Return Path conducted this study by monitoring data from its Email Intelligence Suite for campaigns delivered from July 1 to September 30, 2012. This study tracks the inbox, blocking, and filtering rates for more than 315,000 campaigns that used the Inbox Monitor seed list system, as well as data from a subscriber panel. For each campaign, Return Path recorded whether the email was missing, received in the inbox, or filtered to the junk/spam folder (for those ISPs that use such a folder). For this report Return Path reviewed data from 241 ISPs in North America, Central and Latin America, Europe, Asia, Australia and the Asia Pacific territories. Percentages may not total 100 due to rounding.


Experts say e-mail marketing won’t die soon

E-mail marketing is far from dead, but marketers will have to adjust to social media, a range of mobile devices, prioritized inboxes and new security concerns, said Anita Absey, SVP of global sales and services at Return Path, on February 10.

Absey told the Direct Marketing Club of New York’s February luncheon that e-mail “is not dead, and is not going anywhere” as a marketing medium.

“Facebook’s inbox will not kill e-mail,” she said. “But it will be an interesting place to converse with people.”

Absey’s presentation to the DMCNY came days after comScore released statistics showing that Web-based e-mail use dropped 59% in December 2010, compared with the year before. ComScore also said in its “2010 US Digital Year in Review” that consumers adopted social networking at high rates throughout 2010.

Absey said marketers will have to adjust their strategies to use Facebook e-mail and added that video should be used “for a very compelling reason.” She added that e-mail security concerns, such as phishing and spam, will continue to be a nuisance for marketers in the near future.

Absey also said the creation of additional e-mail filtering systems, such as Google’s Priority Inbox, is a potential game-changer for marketers because they can no longer assume recently sent messages will be near the top of the inbox.

“What we’ve been doing for the past 15 years, where the last one sent is on the top, that doesn’t work anymore,” she said.

Most (and Least) Effective Keywords in Email

Emails with the word “alert” in their subject lines have a 38.1% higher than average open rate and 61.8% higher click rate, according to a recent study by British marketing firm Adestra.

The keywords “free delivery” (+50.7% higher open rate, +135.4% click rate) and “bulletin” (+15.8%, +12.7%) also performed very well in the email campaigns analyzed.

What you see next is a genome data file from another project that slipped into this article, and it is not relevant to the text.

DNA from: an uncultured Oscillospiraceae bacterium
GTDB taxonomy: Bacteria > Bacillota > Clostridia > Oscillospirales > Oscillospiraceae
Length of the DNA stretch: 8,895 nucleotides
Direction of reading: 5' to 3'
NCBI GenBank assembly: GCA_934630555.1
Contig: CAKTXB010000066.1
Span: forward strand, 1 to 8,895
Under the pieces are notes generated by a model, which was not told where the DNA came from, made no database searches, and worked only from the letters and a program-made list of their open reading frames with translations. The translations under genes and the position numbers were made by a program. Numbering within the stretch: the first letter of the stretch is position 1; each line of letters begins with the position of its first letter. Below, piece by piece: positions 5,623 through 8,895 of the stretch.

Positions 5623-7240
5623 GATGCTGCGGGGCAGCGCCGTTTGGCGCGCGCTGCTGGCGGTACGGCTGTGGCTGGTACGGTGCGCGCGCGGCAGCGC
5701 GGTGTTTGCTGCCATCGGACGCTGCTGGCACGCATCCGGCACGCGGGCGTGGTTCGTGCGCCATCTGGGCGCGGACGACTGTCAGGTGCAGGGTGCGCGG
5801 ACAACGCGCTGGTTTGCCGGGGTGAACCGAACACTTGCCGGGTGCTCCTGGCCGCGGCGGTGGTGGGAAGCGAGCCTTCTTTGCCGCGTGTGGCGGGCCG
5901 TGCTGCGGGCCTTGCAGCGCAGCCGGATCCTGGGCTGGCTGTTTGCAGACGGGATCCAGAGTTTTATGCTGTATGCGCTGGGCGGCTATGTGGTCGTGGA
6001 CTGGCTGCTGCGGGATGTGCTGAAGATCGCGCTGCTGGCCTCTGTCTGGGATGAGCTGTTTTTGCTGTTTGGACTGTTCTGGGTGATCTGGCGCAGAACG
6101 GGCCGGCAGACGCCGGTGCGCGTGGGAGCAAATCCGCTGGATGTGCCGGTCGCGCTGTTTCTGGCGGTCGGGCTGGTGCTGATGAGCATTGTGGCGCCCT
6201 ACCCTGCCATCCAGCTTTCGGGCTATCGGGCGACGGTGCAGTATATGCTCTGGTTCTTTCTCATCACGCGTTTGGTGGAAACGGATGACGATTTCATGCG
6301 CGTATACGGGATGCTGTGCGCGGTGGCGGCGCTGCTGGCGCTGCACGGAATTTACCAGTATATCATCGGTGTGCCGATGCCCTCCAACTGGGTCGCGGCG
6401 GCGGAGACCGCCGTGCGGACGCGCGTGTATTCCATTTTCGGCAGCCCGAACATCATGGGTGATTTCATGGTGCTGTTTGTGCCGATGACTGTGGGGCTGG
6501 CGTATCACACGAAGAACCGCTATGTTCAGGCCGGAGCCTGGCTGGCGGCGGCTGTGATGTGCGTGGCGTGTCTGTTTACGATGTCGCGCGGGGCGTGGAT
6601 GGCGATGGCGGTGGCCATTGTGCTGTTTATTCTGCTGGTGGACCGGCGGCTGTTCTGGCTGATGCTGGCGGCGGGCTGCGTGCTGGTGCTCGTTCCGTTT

On the other hand, “report” (-23.7% average lower open rate, -54.8% click rate), “learn” (-35.5%, -60.8%), and “book” (-4.6%, -25.4%) had a negative effect. “Newsletter” showed a marginal effect on open rates (+0.7%), but had an adverse effect on click rates (-18.7%.)

As for date-related keywords, “daily” (+27.8%, +100.3%) and “weekly” (+27.1%, +50.6%) performed strongly, but “monthly” (-26.6%, -37.0%) had a negative effect.

Below, additional email subject line keyword performance broken out by B2B, B2C and commerce. For complete results and analysis check out the full study, The 2013 Adestra Subject Line Analysis Report, which was based on a review of over 2 billion global emails.

B2B Emails

The words “alert” and “breaking” in the email subject lines of B2B emails performed well.
B2B customers seem to have become desensitized to words such as “reports,” “forecasts,” and “intelligence.”

B2C Emails

“Review,” “update,” and “special” all did well in the subject lines of B2C emails, as did “video.”
The use of question marks in B2C subject lines had a negative effect.

Retail and Commerce Email

“Free delivery” (+35.9% higher than average open rate, +81.3% higher click rate) performed very well in retail and commerce email subject lines.
Consumers love a “sale” (+10.7%, +26.7%) and specific offers such as percent off, (+6.1%, +17.7%).
Generic offers such as “save” (-4.4%, -27.4%) and calls to action such as “buy” (-19.3%, -59.1%) had a negative effect.
“Cheap” (-67.2%, -71.6%) and “free” (-23.7%, -34.8%) also resulted in lower than average performance.

About the research: The study was based on an analysis of a random sample of over 90,000 email campaigns, each with a list size of at least 5,000 subscribers, for a total of over 2 billion emails.

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Email Crushes Social Networks for Selling Stuff Online

In 2013, no company can expect to be taken seriously if it’s not on Facebook or Twitter. An endless stream (no pun intended) of advice from marketing consultants warns businesses that they need to “get” social or risk becoming like companies a century ago that didn’t think they needed telephones.

Despite the hype that inevitably clings to the newfangled, however, it’s relatively antique tech that appears to be far more important for selling stuff online.

A new report from marketing data outfit Custora found that over the past four years, online retailers have quadrupled the rate of customers acquired through e-mail to nearly 7 percent.

Facebook over that same period barely registers as a way to make a sale, and the tiny percentage of people who do connect and buy over Facebook has stayed flat. Twitter, meanwhile, doesn’t register at all.

By far the most popular way to get customers was “organic search,” according to the report, followed by “cost per click” ads (in both cases, read: Google).